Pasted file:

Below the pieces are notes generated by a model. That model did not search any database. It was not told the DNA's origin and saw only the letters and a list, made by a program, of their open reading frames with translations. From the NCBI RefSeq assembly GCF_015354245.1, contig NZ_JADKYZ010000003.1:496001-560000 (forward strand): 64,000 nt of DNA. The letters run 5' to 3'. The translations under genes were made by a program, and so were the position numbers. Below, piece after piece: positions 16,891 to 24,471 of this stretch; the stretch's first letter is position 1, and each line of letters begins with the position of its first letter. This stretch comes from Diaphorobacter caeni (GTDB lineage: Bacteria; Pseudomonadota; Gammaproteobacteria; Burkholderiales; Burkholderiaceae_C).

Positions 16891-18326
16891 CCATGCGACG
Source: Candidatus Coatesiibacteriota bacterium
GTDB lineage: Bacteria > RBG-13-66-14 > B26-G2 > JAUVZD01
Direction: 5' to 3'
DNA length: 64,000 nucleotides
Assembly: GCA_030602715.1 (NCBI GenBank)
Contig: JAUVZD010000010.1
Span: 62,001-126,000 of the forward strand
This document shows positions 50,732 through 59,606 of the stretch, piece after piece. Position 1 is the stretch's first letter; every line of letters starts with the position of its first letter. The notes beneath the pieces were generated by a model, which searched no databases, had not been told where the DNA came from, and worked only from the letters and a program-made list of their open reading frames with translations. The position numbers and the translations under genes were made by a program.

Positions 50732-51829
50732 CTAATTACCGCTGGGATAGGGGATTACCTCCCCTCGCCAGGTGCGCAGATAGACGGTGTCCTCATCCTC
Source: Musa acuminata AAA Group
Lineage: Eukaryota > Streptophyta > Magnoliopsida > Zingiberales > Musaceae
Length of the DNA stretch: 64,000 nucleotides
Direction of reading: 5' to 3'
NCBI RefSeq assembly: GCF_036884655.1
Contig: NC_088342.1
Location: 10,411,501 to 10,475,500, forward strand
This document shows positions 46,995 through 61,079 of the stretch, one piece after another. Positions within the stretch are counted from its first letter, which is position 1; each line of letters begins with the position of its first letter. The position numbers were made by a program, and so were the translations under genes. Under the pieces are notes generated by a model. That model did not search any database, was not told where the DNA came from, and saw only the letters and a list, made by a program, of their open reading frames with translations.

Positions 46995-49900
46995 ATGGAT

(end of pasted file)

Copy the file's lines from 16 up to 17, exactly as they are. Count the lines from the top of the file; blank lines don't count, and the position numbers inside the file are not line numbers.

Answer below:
Length of the DNA stretch: 64,000 nucleotides
Direction of reading: 5' to 3'